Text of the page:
A Bad Man

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“Hitler was a BAD MAN, Mom.”


I almost spit out my latte as I turned left into my driveway. That pronouncement of fact, that absolute, had come from my three-year-old angel riding high in his car seat in the back seat. I turned around to see if somehow he’d grown five inches in the ten minutes since we’d left Starbucks (yes, I’m a bad mom … I put his car seat facing me so I can throw things—oops, I mean hand things—to him when he’s crying).


Nope. Same kid. Same jungle-green romper overalls covering same torn yellow polo shirt. Loved the romper because I could use it to cover all the torn and stained shirts he had and still look like a perfect mom. If the blonde beauties at Mommy and Me only knew what lurked below that romper—and I don’t mean the Pull-ups he insisted on wearing.


And how is it that what he is wearing reveals whether I am perfect or not? Excuse me, but aren’t we separate people? Well, that’s way too introspective for this car ride.


So, I pulled into the garage, turned off the car, threw the keys into my bag, and figured I’d imagined it all until he said it again:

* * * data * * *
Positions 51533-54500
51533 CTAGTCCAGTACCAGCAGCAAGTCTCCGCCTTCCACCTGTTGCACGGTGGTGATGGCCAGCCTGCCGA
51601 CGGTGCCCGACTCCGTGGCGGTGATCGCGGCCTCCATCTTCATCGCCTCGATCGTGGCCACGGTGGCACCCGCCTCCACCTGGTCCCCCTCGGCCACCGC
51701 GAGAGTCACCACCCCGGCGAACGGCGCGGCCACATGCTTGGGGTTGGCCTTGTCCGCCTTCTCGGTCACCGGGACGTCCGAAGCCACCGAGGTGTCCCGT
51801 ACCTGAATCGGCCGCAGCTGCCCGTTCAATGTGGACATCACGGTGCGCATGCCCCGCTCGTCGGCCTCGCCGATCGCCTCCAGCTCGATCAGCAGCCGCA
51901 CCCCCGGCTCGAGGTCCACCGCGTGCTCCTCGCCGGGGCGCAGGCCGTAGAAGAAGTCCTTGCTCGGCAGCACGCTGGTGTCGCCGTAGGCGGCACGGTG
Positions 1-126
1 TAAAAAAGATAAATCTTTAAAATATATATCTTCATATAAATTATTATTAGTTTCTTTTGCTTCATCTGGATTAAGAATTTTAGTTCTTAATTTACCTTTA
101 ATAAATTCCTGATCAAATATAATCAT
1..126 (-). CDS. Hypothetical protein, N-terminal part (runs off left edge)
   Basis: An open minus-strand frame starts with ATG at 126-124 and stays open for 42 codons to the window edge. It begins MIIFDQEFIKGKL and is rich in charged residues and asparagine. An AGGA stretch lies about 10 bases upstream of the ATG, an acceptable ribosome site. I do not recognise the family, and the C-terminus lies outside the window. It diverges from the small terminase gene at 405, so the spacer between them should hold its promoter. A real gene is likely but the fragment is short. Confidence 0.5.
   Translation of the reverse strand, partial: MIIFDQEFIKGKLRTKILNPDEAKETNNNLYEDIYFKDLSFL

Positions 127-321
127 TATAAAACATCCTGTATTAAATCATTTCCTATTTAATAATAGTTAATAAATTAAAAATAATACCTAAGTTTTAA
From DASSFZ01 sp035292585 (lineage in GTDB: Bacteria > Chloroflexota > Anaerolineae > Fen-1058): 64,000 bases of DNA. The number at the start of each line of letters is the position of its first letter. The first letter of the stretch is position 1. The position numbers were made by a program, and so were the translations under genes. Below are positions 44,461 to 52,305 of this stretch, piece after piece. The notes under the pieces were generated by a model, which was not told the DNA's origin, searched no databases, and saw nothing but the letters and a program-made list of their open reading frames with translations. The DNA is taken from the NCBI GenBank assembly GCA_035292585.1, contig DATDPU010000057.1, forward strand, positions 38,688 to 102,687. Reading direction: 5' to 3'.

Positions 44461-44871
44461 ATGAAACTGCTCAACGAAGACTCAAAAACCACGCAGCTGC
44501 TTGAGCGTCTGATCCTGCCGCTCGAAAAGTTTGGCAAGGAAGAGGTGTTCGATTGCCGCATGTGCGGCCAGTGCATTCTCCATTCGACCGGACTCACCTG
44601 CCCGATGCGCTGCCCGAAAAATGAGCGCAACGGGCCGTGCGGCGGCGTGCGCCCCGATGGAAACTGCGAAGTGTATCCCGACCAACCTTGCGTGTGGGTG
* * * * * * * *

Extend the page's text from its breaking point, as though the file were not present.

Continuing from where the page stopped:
“Hitler was a BAD MAN, Mom.”


Dealing with this was definitely not something they prepared me for in Mommy and Me class. Wheels on the Bus squishing Barbies, sure. Dreams about spiders climbing up water spouts, okay. But Hitler? Yikes!


“Here, hon, take a juice box with you … and by the way, what made you think of that?” Little did I know, that was only the beginning of a voracious, active, always working mind reaching conclusions that often made life difficult for the body and life it inhabited.


That same sweet angel grew into a little boy who wouldn’t accept that his friend was punished … and got punished for him. A middle-schooler who wasn’t recognized for getting the highest grades in his class at graduation, because, as he said, he was also the school’s “poster boy for suspensions.” A high school student who saw a teacher refuse to correct her errors on math papers of other students … and went to the department head about it. An athlete who decided he couldn’t respect a coach who didn’t know the game as well as he did, so got kicked off the team.


Yes, he’s a child of absolutes. A child of rights and wrongs. A child who calls it like he sees it. The phrase “if you’re willing to pay the price” was invented for him and his views.

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